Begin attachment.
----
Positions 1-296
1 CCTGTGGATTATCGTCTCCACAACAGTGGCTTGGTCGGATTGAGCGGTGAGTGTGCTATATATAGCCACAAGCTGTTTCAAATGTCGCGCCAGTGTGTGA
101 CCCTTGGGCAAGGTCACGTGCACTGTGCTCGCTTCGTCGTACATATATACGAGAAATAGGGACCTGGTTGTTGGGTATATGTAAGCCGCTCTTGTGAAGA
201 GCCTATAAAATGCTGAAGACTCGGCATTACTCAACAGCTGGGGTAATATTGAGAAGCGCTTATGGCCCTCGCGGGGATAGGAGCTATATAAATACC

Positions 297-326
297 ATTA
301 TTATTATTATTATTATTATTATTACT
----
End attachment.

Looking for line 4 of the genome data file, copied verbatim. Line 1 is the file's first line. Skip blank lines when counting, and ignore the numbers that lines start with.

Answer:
201 GCCTATAAAATGCTGAAGACTCGGCATTACTCAACAGCTGGGGTAATATTGAGAAGCGCTTATGGCCCTCGCGGGGATAGGAGCTATATAAATACC